Hayat's father disappeared in this fashion. And Hayat found himself in prison when he was only 16-years-old. He was beaten, tied up and locked in a cage. During a transfer, the young man managed to escape and cross Sudan, Libya and finally the Mediterranean. Initially, they were a group of 25 people. Only three of them reached Italy.

"We don't come here for money, we're just looking for freedom," says Hayat, who has just received good news: his appeal has been successful, and he has been granted temporary admission. The young man will be able to continue his training with an electrician, something he would have had to give up overnight had the decision been negative. It is a bittersweet victory given that all his friends are still waiting for a court decision or have been definitively rejected.

More than 1,500 Eritreans demonstrated in the Swiss capital last May for a more humane asylum policy.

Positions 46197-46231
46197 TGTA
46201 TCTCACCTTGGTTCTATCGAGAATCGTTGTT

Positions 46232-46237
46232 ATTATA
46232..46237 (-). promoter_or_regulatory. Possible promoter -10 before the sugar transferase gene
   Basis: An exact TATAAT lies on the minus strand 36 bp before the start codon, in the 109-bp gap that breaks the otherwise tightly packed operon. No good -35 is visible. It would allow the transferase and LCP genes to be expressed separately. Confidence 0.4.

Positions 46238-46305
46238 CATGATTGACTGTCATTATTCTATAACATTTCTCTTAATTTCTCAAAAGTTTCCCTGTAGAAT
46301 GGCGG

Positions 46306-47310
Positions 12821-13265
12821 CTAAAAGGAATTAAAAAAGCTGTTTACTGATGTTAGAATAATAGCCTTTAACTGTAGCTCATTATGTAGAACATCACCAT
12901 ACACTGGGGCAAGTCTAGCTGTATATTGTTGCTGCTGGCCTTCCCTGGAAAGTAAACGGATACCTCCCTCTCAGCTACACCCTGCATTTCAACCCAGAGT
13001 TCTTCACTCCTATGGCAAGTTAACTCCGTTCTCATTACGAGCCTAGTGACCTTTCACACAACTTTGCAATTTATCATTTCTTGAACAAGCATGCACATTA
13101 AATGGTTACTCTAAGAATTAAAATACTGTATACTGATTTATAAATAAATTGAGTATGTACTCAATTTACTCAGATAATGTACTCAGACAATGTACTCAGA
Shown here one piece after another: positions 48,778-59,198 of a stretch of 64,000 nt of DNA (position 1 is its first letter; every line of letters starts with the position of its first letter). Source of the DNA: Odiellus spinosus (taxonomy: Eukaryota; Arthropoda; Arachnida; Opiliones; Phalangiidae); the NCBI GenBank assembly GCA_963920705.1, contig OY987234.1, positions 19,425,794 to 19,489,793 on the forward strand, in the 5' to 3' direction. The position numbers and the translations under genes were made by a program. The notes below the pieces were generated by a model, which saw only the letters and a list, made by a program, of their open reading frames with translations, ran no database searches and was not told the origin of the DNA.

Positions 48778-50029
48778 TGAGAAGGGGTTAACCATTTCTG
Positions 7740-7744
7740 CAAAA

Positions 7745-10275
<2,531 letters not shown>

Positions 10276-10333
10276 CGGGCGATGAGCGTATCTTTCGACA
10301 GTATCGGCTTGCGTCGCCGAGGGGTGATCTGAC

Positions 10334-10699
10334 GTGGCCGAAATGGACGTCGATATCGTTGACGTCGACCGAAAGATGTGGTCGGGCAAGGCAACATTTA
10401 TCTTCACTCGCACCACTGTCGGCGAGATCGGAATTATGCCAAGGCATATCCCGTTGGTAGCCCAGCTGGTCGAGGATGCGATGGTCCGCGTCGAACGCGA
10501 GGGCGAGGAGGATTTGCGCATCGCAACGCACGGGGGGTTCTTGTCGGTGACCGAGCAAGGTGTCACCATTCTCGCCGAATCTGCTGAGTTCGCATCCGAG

(© Keystone / Peter Schneider)
A "Kafkaesque" system

"It's complicated for them, because at first they find a haven of peace and then they are told they have to leave," says a volunteer who tries to help these young people but feels powerless in the face of a fragmented system. "There is no global vision of the person, everything is always divided: there is one person responsible for care, another for housing, etc. The responsibility is always shifted to another department and it becomes Kafkaesque."

Temporary admission would at least allow applicants with a negative asylum decision to receive training and work. However, it can only be issued if the removal is contrary to Switzerland's commitments to international law. In other words, if it puts the individual in danger, or if it is not physically feasible to carry out the decision.

 "Failed Eritrean asylum seekers who are subject to a removal decision are legally obliged to leave Switzerland," explains the State Secretariat for Migration (SEM).” Forced removals are not currently possible, but voluntary returns are."